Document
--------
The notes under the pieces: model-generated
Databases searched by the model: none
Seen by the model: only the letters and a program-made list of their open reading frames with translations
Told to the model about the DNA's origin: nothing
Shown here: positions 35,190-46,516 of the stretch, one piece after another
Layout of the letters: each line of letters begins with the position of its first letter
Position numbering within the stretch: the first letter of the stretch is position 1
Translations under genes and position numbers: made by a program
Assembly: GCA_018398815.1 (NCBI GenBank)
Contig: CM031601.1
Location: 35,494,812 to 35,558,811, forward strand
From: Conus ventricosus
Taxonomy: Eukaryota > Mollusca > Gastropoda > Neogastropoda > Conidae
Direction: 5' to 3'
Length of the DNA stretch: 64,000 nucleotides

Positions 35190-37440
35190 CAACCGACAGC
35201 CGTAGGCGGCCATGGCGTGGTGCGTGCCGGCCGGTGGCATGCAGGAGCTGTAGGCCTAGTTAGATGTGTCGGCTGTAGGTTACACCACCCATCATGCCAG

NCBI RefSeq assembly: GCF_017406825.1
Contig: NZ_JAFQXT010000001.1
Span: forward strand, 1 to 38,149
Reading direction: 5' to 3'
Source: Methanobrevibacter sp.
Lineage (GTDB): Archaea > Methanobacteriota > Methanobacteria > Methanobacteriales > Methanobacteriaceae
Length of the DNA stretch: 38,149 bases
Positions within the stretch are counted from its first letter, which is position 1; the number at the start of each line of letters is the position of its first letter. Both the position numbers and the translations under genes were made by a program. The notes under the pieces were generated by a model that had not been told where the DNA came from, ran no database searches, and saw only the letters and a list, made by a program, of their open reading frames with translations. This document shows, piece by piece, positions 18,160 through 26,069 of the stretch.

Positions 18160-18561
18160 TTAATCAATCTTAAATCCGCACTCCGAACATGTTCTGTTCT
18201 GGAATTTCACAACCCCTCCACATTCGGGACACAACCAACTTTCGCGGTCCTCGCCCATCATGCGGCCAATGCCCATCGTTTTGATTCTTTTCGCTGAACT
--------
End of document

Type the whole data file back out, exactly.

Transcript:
The notes under the pieces: model-generated
Databases searched by the model: none
Seen by the model: only the letters and a program-made list of their open reading frames with translations
Told to the model about the DNA's origin: nothing
Shown here: positions 35,190-46,516 of the stretch, one piece after another
Layout of the letters: each line of letters begins with the position of its first letter
Position numbering within the stretch: the first letter of the stretch is position 1
Translations under genes and position numbers: made by a program
Assembly: GCA_018398815.1 (NCBI GenBank)
Contig: CM031601.1
Location: 35,494,812 to 35,558,811, forward strand
From: Conus ventricosus
Taxonomy: Eukaryota > Mollusca > Gastropoda > Neogastropoda > Conidae
Direction: 5' to 3'
Length of the DNA stretch: 64,000 nucleotides

Positions 35190-37440
35190 CAACCGACAGC
35201 CGTAGGCGGCCATGGCGTGGTGCGTGCCGGCCGGTGGCATGCAGGAGCTGTAGGCCTAGTTAGATGTGTCGGCTGTAGGTTACACCACCCATCATGCCAG

NCBI RefSeq assembly: GCF_017406825.1
Contig: NZ_JAFQXT010000001.1
Span: forward strand, 1 to 38,149
Reading direction: 5' to 3'
Source: Methanobrevibacter sp.
Lineage (GTDB): Archaea > Methanobacteriota > Methanobacteria > Methanobacteriales > Methanobacteriaceae
Length of the DNA stretch: 38,149 bases
Positions within the stretch are counted from its first letter, which is position 1; the number at the start of each line of letters is the position of its first letter. Both the position numbers and the translations under genes were made by a program. The notes under the pieces were generated by a model that had not been told where the DNA came from, ran no database searches, and saw only the letters and a list, made by a program, of their open reading frames with translations. This document shows, piece by piece, positions 18,160 through 26,069 of the stretch.

Positions 18160-18561
18160 TTAATCAATCTTAAATCCGCACTCCGAACATGTTCTGTTCT
18201 GGAATTTCACAACCCCTCCACATTCGGGACACAACCAACTTTCGCGGTCCTCGCCCATCATGCGGCCAATGCCCATCGTTTTGATTCTTTTCGCTGAACT